Skip to main content

Wednesday Wanderings for February 12

Tonight, the kids are moving from Saul to David….assuming that we continue on and have church tonight.

As we come to this point in the history of Israel, a few questions are worth asking. First of all, what do we learn here about hereditary dynasties? Or, perhaps, about nepotism?

I think the crucial concept here is that faithfulness is part of God’s approval process for His leaders. It is not just a question of who your father was, nor who signed your recommendation form. It is a matter of continued obedience to God’s Word.

The next question that comes into play is the concept of transferrable skills. Do we only look for people with the exact right mix of experiences? Or are we willing to see the analogous skillset from other areas? David’s best work as King of Israel comes when he is shepherding.

What about us? Do we look only at bare skills or concepts that people can understand?

The focus for tonight is that God does not judge as people do. God judges right, all the time, all the way.

The adults will continue on with the Exodus. It’s time to talk about what the 10 Commandments are and are not. We had a great Q&A time Sunday night, including talking about why God waited until the Exodus to give those Commandments.

So, we’ll talk tonight about how the Mosaic Covenant shows the character of God and how sin is not violating the Law. Instead, sin is violating God’s holiness. The Law shows us what His holiness requires.

It’s an important distinction, and it weighs on New Testament-based theology.

Of course, we’ll all be full and sleepy after a great meal from our Feed-the-Flock crew. They’ve got ham, mac-and-cheese, and other goodies for us.


Popular posts from this blog

Book Review: The Heart Mender by @andyandrews (Andy Andrews)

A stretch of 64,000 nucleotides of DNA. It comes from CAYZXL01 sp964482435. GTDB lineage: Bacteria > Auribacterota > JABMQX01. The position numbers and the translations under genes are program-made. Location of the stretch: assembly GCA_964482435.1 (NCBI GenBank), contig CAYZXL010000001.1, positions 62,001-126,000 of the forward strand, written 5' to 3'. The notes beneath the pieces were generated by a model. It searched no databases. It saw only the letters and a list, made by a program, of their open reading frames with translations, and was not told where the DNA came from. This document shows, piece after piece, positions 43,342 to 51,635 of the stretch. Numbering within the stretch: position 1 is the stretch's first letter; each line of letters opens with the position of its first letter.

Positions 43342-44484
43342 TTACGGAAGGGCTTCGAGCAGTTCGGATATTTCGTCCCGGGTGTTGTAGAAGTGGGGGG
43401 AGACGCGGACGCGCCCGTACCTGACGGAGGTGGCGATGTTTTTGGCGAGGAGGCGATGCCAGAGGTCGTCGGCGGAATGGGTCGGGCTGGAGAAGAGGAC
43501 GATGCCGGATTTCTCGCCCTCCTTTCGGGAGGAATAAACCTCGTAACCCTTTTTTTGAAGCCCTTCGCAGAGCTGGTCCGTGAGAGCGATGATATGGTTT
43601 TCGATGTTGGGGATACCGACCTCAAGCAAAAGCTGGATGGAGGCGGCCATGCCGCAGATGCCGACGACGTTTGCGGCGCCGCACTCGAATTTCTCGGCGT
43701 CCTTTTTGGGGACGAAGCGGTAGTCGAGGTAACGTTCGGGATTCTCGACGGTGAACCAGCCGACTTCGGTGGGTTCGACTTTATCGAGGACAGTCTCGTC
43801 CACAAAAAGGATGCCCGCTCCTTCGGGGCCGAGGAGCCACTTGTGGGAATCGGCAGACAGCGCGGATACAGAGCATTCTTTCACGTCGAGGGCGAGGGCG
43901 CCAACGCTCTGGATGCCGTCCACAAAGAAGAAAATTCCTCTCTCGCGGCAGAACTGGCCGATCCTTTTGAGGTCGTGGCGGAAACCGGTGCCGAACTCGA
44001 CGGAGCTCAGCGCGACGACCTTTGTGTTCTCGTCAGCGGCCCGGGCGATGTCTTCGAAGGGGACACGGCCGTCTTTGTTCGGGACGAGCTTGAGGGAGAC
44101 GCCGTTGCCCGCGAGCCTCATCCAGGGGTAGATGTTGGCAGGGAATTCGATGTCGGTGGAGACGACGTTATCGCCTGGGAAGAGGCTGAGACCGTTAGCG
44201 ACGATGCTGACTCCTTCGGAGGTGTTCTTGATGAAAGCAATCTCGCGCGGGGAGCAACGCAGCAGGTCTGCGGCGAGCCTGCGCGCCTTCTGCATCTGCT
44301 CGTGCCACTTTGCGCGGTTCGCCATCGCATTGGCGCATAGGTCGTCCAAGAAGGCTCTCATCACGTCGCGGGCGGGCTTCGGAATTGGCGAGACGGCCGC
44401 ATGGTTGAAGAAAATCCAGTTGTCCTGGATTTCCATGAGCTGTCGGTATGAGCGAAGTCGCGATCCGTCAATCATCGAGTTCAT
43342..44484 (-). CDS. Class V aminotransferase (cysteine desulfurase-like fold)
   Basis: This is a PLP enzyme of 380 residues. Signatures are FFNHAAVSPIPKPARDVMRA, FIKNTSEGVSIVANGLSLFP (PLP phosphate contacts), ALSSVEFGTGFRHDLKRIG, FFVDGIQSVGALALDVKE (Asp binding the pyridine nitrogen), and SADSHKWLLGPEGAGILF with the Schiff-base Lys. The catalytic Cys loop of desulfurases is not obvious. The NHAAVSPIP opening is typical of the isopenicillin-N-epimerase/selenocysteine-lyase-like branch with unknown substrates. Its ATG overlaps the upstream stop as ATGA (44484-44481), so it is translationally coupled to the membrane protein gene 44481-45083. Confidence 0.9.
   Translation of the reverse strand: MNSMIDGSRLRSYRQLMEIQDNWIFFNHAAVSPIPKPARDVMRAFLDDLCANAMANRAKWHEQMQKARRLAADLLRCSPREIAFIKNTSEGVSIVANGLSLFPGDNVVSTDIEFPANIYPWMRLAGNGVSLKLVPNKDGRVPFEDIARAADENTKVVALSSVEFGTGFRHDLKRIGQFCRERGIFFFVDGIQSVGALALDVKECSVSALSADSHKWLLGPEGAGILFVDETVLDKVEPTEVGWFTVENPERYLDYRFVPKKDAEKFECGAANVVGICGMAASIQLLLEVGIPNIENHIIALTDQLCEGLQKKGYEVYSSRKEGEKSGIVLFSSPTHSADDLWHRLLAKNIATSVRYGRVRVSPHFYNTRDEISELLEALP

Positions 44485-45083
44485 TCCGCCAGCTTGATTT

The Heart Mender: A Story of Second ChancesEver read a book that you just kind of wish is true?  That's my take on The Heart Mender by Andy Andrews.  It's a charming story of love and forgiveness, and it's woven into the historical setting of World War II America.  For the narrative alone, the book is worth the read, but the message it contains is well worth absorbing as well.However, let's drop back a minute.  This book was originally published under the title Island of Saints.  I read Island of Saints and enjoyed it greatly.  Now, Andrews has released it under a new title, with a few minor changes.  All of this is explained in the Author's Note at the beginning, but should be noted for purchaser's sake.  If you read Island of Saints, you're rereading when you read The Heart Mender.  Now, go ahead and reread it.  It will not hurt you one bit.Overall, the story is well-paced.  There are points where I'd like more detail, both in the history and the geog…

Curiosity and the Faithlife Study Bible

Good morning! Today I want to take a look at the NIV Faithlife Study Bible. Rather than spend the whole post on this particular Study Bible, I’m going to hit a couple of highlights and then draw you through a few questions that I think this format helps with.

First, the basics of the NIV Faithlife Study Bible (NIVFSB, please): the translation is the 2011 New International Version from Biblica. I’m not the biggest fan of that translation, but that’s for another day. It is a translation rather than a paraphrase, which is important for studying the Bible. Next, the NIVFSB is printed in color. Why does that matter? This version developed with Logos Bible Software’s technology and much of the “study” matter is transitioning from screen to typeface. The graphics, maps, timelines, and more work best with color. Finally, you’ve got the typical “below-the-line” running notes on the text. Most of these are explanations of context or highlights of parallels, drawing out the facts that we miss by …

Foolishness: 1 Corinthians 1

In Summary: 1 Corinthians opens with the standard greeting of a letter from the Apostle Paul. He tells who he is with (Sosthenes) and who he is writing to. In this case, that is the “church of God that is in Corinth.” He further specifies that this church is made up of those who are sanctified in Christ Jesus and called to be saints. 
He then expresses the blessing/greeting of “grace and peace” from God. From there, Paul reflects on his initial involvement with the Corinthian people and the beginning of the church. After that, though, there are problems to deal with and Paul is not hesitant to address them. He begins by addressing the division within the church. Apparently, the church had split into factions, some of which were drawn to various personalities who had led the church in times past. There is no firm evidence, or even a suggestion, that Paul, Cephas, Apollos, or anyone else had asked for a faction in their name. Further, the “I follow Christ” faction may not have been any le…